Hughes is the only incumbent in the race, as both of his colleagues with terms that expire this year -- Maryann Derwin and John Richards -- have opted not to run. With at least two fresh faces on the council, it's important to keep some continuity with a candidate that has first-hand experience dealing with tough issues related to housing and wildfire safety. Hughes is quick to acknowledge that the town has fallen short on its responsiveness to residents' questions and concerns, and believes improvements are on the way.
What's more, Hughes understands the town's obligation to zone for housing under the state's Regional Housing Needs Allocation (RHNA), and that attempting to fight the state or subvert the process is not a healthy approach for Portola Valley. State officials have made clear that this RHNA cycle is different from the past, and that inadequate housing elements will be sent back for corrections. While some residents want the town to "fight back" against the state, Hughes said he understands the sentiment but nevertheless took a different path with his fellow council members.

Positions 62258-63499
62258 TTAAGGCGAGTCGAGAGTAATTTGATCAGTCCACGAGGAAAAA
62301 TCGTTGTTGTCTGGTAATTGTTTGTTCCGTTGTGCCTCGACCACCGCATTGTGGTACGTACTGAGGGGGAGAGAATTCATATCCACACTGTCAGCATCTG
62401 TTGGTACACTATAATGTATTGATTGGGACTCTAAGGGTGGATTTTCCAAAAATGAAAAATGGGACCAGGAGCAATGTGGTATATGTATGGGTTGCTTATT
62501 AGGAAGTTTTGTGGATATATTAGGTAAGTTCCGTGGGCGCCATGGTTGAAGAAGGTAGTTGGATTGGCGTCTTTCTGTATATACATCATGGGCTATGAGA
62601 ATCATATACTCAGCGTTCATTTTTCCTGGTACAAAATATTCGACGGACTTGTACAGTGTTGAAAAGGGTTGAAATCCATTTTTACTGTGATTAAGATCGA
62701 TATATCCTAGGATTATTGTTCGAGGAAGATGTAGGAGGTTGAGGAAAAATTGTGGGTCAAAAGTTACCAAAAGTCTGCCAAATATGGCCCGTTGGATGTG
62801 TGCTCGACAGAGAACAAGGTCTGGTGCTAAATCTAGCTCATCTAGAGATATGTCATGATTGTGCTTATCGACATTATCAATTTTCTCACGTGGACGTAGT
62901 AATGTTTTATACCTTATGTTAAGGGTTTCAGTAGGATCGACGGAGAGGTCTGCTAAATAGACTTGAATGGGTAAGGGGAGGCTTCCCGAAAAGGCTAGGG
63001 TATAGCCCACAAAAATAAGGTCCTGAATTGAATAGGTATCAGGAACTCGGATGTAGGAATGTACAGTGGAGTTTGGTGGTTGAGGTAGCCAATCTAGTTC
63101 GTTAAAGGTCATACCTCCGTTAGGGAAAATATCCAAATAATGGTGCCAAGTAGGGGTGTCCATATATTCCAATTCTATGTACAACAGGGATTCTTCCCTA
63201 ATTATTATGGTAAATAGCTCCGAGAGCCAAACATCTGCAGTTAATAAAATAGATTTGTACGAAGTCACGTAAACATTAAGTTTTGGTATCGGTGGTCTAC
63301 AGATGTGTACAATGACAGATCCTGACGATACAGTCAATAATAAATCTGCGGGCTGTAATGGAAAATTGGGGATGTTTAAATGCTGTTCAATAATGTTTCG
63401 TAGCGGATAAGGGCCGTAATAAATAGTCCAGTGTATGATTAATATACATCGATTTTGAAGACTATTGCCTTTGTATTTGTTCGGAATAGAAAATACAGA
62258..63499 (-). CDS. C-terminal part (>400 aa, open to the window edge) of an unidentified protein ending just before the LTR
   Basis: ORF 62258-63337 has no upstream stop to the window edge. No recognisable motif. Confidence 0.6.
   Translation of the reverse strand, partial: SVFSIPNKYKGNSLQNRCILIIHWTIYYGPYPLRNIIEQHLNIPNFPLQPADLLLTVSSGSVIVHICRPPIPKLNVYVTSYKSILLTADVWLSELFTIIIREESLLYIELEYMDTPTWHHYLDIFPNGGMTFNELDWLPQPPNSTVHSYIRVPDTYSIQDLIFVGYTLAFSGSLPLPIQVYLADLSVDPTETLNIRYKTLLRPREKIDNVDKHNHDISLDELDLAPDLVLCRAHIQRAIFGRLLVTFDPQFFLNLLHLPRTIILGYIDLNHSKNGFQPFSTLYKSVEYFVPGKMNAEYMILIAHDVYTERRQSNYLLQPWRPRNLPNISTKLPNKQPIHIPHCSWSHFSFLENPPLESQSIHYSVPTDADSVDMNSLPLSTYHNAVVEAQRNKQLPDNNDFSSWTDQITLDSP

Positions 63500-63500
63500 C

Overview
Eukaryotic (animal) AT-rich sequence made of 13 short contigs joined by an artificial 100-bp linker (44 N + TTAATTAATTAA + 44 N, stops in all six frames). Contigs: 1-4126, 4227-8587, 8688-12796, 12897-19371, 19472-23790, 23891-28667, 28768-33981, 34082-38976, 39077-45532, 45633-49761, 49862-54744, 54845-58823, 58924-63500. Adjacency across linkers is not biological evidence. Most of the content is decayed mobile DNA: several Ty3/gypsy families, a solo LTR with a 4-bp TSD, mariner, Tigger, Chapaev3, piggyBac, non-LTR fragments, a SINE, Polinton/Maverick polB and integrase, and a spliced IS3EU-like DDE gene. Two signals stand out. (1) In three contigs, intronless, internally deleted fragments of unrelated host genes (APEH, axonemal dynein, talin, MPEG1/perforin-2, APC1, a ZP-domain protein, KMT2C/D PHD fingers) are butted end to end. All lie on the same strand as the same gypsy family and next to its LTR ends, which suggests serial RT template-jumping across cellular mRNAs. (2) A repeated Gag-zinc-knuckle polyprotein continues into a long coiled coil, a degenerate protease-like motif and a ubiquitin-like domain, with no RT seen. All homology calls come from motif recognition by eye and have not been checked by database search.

Hasko has demonstrated on the campaign trail that she would work to build consensus and try to keep local political debates productive. A lawyer, Hasko said she is used to working with people with differing views, and that it's important to "reset" conversations instead of talking past each other. Hasko is right to be skeptical of the RHNA process -- the quadrupling of Portola Valley's housing requirements and questionable assumptions that the process generates affordable housing -- but she does not advocate for battling the state. Her interest in exploring creative options like expansion of junior accessory dwelling units tells us she is looking for solutions rather than railing against the problem.
Hasko said she takes "very seriously" the feedback that residents want more transparency and access to decision-makers, and that the perception that the town doesn't listen to its residents must be addressed -- though she is quick to clarify this isn't the fault of any one particular council member. We agree with her belief that the town's myriad committees may be the best way for feedback and ideas from town residents to make its way to the town's leadership. Hasko said she is still getting up to speed on all of the safety issues of the town, having focused mostly on housing to date, and that she would pursue a robust evacuation plan and get a better sense of fire risks.